Quarantine Lifted in Mongolia After Bubonic Plague Scare Following Death of Couple

May 7, 2019 Updated: May 7, 2019

A quarantine imposed in parts of Mongolia after a couple died of the bubonic plague has now been lifted, according to reports.

Authorities earlier declared a six-day quarantine on May 1 in Mongolia’s western Bayan Olgii Province, according to the BBC, following the deaths of two people who contracted the deadly disease after eating raw marmot meat.

Marmots are large squirrels of the Marmota genus, known for communicating in whistles. Raw meat from the animal is thought in some cultures to be a folk remedy for relieving ailments.

marmot on a fairway
A groundhog, which is a member of the marmot family, on June 14, 2013, in Ardmore, Pa. (Ross Kinnaird/Getty Images)

The ethnic Kazakh couple died on May 1, according to the Guardian, with authorities indicating the cause of death as the bubonic plague. The disease is the same kind that killed millions in Europe and Asia in previous centuries.

Ariuntuya Ochirpurev of the World Health Organization (WHO) told the BBC that the couple had eaten raw marmot meat and kidney.

Euronews identified the victims only as in their thirties.

The Siberian Times reported that a senior official from the National Centre for Zoonotic Dermatology and Medicine said that the unnamed victim ate meat from the rodent “despite the fact that eating marmots is banned.”

“He ate the meat and gave it to his wife, and they died because the plague affected his stomach,” Dr. N.Tsogbadrakh said, according to The Times. “Four children are orphaned.”

The Quarantine

The quarantine stranded a number of European tourists from Russia, Switzerland, the Netherlands, and Germany, according to Euronews.

Euronews reported that flights into the city were diverted or canceled, and a border crossing between Mongolia and Russia was closed.

Mongolia’s Health Ministry said in a statement that 124 people had been given antibiotics, adding that doctors who examined them found no evidence of bubonic plague symptoms.

One of those allegedly stranded was Russian national Evgeny Viluzhanin, who wrote on Facebook: “thanks to the woolly fat hamster, I had to spend three days in the city of Ulgii.”

According to the National Organization for Rare Disorders (NORD), “plague is an acute, severe infectious disease caused by the bacterium Yersinia pestis. The bacterium is found in fleas and wild rodents such as rats, squirrels, chipmunks or prairie dogs.”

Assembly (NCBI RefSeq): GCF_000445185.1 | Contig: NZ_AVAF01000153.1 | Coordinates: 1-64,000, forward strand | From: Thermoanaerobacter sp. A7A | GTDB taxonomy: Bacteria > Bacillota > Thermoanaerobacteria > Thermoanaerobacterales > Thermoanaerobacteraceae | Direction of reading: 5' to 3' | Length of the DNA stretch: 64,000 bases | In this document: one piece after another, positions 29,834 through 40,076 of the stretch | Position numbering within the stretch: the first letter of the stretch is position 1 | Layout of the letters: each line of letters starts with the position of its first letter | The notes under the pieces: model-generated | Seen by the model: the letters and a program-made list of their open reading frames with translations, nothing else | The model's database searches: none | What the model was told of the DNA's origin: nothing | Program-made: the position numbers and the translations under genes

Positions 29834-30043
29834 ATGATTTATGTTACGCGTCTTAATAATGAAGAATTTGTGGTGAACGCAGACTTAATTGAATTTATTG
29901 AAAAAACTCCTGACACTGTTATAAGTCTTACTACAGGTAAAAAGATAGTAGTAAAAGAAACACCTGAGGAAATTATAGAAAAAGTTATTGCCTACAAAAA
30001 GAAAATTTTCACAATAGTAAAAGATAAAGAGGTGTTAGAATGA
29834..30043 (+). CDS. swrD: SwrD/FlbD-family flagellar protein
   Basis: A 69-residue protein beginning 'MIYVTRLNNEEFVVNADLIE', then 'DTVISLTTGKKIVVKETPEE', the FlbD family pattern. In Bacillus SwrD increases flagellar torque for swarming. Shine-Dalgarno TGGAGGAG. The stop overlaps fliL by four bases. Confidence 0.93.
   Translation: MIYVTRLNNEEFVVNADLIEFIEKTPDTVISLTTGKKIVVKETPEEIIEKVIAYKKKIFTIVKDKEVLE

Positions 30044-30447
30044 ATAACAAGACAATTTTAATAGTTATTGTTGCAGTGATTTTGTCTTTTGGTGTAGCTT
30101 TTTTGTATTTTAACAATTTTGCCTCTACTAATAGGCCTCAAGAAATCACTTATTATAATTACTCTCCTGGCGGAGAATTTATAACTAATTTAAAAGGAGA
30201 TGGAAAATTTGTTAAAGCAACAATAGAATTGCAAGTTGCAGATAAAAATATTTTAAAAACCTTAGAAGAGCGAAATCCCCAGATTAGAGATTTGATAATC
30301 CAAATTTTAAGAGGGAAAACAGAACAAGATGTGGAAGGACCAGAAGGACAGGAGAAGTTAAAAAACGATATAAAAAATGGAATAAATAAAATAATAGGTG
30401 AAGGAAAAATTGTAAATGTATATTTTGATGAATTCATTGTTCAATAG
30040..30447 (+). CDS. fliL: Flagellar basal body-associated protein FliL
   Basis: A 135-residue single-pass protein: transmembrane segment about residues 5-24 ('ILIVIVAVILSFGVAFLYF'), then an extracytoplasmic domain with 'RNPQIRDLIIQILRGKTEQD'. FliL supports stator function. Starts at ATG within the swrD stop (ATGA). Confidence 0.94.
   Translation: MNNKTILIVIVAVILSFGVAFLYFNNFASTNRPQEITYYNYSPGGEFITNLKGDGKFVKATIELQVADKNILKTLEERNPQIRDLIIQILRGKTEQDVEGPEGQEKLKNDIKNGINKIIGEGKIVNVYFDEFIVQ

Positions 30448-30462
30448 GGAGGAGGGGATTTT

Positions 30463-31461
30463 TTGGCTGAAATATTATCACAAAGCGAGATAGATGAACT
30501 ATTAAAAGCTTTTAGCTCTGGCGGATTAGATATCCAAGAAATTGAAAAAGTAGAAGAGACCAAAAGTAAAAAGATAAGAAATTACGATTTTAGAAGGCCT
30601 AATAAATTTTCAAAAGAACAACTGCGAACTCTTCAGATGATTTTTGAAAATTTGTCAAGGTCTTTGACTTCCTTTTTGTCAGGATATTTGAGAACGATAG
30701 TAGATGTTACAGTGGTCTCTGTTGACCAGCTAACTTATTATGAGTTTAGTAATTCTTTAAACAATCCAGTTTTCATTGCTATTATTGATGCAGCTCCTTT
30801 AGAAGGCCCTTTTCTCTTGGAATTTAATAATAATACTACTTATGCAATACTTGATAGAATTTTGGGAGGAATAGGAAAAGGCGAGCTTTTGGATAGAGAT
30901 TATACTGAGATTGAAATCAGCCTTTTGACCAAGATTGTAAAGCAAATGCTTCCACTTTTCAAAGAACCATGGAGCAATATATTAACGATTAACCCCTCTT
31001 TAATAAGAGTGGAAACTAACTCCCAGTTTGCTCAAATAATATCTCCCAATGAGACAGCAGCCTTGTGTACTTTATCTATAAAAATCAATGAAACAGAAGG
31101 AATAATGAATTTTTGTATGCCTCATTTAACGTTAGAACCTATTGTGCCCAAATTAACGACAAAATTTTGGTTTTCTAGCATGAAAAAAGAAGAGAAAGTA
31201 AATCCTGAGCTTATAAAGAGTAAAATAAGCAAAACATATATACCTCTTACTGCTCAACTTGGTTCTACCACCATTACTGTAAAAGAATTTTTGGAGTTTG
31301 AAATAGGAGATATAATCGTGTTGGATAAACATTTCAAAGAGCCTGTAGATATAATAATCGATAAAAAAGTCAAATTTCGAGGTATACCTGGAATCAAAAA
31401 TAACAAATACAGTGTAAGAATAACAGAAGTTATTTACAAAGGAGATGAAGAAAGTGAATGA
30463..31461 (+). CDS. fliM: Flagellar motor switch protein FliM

While human cases of bubonic plague are rare, each year in Mongolia at least one person dies of the disease, according to the Centers for Disease Control and Prevention (CDC).

While potentially deadly, the plague can be treated with antibiotics.

Plague in the United States

According to the CDC, the “plague was first introduced into the United States in 1900, by rat-infested steamships that had sailed from affected areas, mostly from Asia. Epidemics occurred in port cities.”

The CDC notes that the last urban plague epidemic in the United States took place in Los Angeles in the mid-1920s.

“Plague then spread from urban rats to rural rodent species,” the CDC states, adding that hotspots of the disease have been noted in parts of the western United States, mostly in rural areas.

Human cases of the plague in the United States are largely confined to two regions: Northern New Mexico, northern Arizona, and southern Colorado; and California, southern Oregon, and far western Nevada.

“Almost all of the cases reported in the last 20 years have occurred among people living in small towns and villages or agricultural areas rather than in larger towns and cities,” the CDC states.

Seven cases of plague infection per year on average have been reported in the U.S. in recent decades.

The disease affects people of all ages.

Mortality Figures in the United States

According to 2017 data from the Centers for Disease Control and Prevention (CDC), National Center for Health Statistics, the 10 leading causes of death in the United States were: heart disease, cancer, unintentional injuries, chronic lower respiratory diseases, stroke, Alzheimer disease, diabetes, influenza and pneumonia, kidney disease, and suicide.

The third most common cause of death in the United States was unintentional injury.

“The most common unintentional injuries result from motor vehicle crashes, falls, fires and burns, drowning, poisonings, and aspirations,” according to the CDC.

death rate statistics
Age-adjusted death rates for the 10 leading causes of death in the United States for the years 2016 and 2017. (CDC)

These further break down as follows: the most common are unintentional poisoning deaths (58,335), followed by motor vehicle traffic deaths (40,327), and unintentional fall deaths in third place (34,673).

The total number of emergency department visits for unintentional injuries in the United States in 2017 was 30.8 million, according to the CDC.

The 10 leading causes accounted for 74 percent of all deaths in the United States in 2017.

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